© Andrew Matthews/APInvestigators in protective suits work at the scene in the Maltings shopping centre in Salisbury, England, Tuesday, March 13, 2018.
After asserting on Monday that it was "highly likely" that Russia was behind a poison attack against a former double agent in a quiet English town, Prime Minister Theresa May gave the Russian government a deadline to explain itself and where the rare and powerful "weapons-grade" nerve agent came from.
As expected, May's deadline passed on Wednesday and Russia did not respond - or did not respond with the details or explanations that Britain sought.
Instead, Russian officials and state media assailed the British for whipping up "anti-Russia hysteria." The Kremlin rejected the "unfounded accusations" and shrugged off British demands.
May vowed that without a "credible response" from Moscow, she would return to Parliament on Wednesday "to set out the full range of measures we will take." Her office declined to give a time for May's announcement of reprisals.
British politicians and commentators said May could employ a range of diplomatic and financial sanctions - from clamping down on Russian oligarchs' property-buying binge in London to tossing out embassy staff.
May could also ask the European Union, or even NATO, to join in a response to what she described as a "reckless" and "indiscriminate" attack, which not only endangered the lives of its two principal victims, the former Russian spy Sergei Skripal, 66, and his daughter, Yulia, 33, but also potentially exposed scores of others to the nerve agent, including a police officer who remains hospitalized.
Skripal was jailed in Russia in 2006 for selling state secrets to British intelligence for 10 years, but he was released in 2010 as part of a high-profile spy swap. He and his daughter remain in critical condition at a Salisbury hospital.
A spokesman for 10 Downing Street said the British leader discussed the attack with President Trump, who said Washington was "with the U.K. all the way" that Russia "must provide unambiguous answers as to how this nerve agent came to be used."
In his last remarks, just hours after being fired by Trump via Twitter, Secretary of State Rex Tillerson warned, "much work remains to respond to the troubling behavior and actions on the part of the Russian government."
Tillerson warned, "Russia must assess carefully as to how its actions are in the best interest of the Russian people and of the world more broadly. Continuing on their current trajectory is likely to lead to greater isolation on their part, a situation which is not in anyone's interest."
May also spoke with German Chancellor Angela Merkel. "They agreed that the international community should coordinate closely as the investigation developed and in the wake of Russia's response," said her spokesman.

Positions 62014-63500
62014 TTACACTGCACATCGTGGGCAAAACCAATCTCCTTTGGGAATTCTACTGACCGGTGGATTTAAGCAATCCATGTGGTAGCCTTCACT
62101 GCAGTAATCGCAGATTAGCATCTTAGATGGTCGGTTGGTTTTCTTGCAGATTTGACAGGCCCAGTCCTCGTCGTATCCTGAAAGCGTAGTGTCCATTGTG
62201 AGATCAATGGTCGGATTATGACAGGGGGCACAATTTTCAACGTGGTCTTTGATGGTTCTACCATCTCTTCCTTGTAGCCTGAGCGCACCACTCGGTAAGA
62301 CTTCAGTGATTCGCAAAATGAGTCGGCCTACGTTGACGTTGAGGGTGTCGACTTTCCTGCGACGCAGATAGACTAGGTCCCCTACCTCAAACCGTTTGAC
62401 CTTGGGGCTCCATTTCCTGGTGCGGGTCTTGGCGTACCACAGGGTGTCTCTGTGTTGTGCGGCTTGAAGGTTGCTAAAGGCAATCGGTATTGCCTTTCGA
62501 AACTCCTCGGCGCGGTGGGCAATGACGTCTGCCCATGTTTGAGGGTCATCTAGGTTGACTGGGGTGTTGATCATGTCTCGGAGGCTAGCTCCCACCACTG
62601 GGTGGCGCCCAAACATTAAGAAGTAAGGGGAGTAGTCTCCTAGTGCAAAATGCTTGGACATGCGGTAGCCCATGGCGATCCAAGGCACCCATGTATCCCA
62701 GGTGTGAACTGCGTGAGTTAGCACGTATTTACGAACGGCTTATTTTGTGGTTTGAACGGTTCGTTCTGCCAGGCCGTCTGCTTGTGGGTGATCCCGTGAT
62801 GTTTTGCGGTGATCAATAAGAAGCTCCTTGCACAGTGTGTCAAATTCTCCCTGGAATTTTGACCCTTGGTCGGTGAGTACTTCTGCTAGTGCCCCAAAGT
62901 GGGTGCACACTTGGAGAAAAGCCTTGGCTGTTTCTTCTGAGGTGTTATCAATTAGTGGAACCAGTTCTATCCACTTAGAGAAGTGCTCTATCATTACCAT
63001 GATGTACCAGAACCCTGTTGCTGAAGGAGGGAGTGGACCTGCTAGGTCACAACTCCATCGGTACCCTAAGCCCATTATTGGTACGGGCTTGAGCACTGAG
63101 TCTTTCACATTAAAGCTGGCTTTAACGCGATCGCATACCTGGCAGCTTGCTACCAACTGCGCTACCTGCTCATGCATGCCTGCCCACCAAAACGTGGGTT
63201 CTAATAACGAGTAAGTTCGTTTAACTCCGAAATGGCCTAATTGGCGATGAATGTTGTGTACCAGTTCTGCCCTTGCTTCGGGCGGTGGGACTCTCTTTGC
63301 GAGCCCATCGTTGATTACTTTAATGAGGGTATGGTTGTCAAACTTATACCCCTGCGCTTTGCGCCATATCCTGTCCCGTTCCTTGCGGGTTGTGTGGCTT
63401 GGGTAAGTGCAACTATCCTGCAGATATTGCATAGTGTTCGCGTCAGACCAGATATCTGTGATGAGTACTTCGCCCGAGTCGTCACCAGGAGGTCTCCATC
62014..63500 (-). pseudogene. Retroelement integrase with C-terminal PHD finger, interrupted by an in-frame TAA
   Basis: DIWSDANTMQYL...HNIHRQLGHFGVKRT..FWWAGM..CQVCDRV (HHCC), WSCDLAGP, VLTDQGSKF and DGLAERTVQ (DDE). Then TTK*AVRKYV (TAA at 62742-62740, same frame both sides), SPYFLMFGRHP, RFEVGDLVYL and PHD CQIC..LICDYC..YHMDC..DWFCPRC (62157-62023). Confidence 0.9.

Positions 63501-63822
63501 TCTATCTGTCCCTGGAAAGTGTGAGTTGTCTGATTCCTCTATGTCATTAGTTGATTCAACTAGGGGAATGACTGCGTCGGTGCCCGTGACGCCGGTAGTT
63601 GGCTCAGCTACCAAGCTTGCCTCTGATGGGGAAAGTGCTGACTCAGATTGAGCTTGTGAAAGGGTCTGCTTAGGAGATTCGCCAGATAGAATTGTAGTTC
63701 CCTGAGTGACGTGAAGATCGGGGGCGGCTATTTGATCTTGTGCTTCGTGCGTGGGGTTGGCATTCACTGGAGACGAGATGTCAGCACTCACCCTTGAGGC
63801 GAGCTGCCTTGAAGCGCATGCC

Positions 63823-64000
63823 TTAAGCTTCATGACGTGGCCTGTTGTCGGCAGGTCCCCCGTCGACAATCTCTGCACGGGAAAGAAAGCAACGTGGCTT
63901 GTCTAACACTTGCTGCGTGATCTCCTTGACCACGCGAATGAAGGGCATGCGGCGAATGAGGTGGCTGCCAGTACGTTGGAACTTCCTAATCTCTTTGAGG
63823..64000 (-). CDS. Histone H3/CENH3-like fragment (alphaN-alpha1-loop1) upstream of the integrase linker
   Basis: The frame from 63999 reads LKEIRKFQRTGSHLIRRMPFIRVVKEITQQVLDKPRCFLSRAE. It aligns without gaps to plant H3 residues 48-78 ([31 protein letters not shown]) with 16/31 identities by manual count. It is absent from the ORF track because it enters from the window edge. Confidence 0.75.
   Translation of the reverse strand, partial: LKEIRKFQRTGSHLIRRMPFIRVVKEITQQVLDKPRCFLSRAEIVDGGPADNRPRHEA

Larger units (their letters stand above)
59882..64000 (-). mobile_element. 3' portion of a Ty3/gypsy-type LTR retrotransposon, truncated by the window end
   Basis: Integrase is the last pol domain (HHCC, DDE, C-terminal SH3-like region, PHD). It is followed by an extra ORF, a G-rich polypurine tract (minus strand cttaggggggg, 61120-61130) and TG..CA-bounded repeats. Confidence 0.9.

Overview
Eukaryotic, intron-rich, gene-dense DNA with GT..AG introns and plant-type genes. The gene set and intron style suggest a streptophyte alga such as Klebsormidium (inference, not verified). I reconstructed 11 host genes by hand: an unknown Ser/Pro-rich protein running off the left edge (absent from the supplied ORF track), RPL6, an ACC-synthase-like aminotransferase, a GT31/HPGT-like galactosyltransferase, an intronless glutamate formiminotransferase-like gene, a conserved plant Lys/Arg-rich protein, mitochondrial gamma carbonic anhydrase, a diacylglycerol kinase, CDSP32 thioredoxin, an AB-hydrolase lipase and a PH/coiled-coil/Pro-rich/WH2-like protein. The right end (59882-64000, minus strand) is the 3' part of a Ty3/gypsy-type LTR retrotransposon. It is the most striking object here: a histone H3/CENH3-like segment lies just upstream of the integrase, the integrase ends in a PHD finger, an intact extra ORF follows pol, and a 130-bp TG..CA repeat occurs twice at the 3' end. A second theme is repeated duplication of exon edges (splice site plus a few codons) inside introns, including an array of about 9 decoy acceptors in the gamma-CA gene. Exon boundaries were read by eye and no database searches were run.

Russia essentially blew off May's midnight deadline for an explanation of how deadly Novichok nerve gas appeared on the streets of the quiet medieval town of Salisbury, famous for its nearby ruins of Stonehenge.
Various officials and commentators made it clear that Moscow would call her bluff.
After Russian Foreign Minister Sergei Lavrov told the U.K. on Tuesday that Moscow had no intention of responding to May's ultimatum, the ministry's spokeswoman, Maria Zakharova, dialed up the heat on an evening talk show on one of the leading state-run channels.
"No one can come before their national parliament and say: I give Russia 24 hours," said Zakharova, "What kind of conversation is that in principle?" She then appeared to chastise London for not behaving like a nuclear power, and took a shot at Boris Johnson.
"When a country's Foreign Ministry is led by people who have absolutely nothing to do with foreign policy, who have built their career around populism, they have no idea either about the organization for the prohibition of nuclear weapons or the relevant [chemical weapons convention]."
"To them, it is normal to go out and start intimidating," Zakharova said. "Don't. There is no need."
In a conference call with journalists in Moscow Wednesday, Kremlin spokesman Dmitry Peskov said that theories surrounding Skripal's poisoning are not the Kremlin's problem. He reiterated that Moscow's official position, that it was not involved and demands proof, has been delivered through diplomatic channels.
Peskov said that Moscow does not accept London's accusations and hopes the West will come to their senses and engage Russia in a joint investigation into the poisoning of Skripal.
Regarding possible British actions against Russia today, Peskov said that "any unlawful actions against any Russian media outlets in the UK will, of course, lead to reciprocal measures backed the principle of reciprocity." So far, no one in Russia has specified which outlets a response would apply to, thought they have suggested that every British outlet could be targeted.
So far, Foreign Minister Lavrov is the most senior Russian official to comment on May's ultimatum. President Vladimir Putin, according to his press service, was traveling to Russia's southern Dagestan Republic.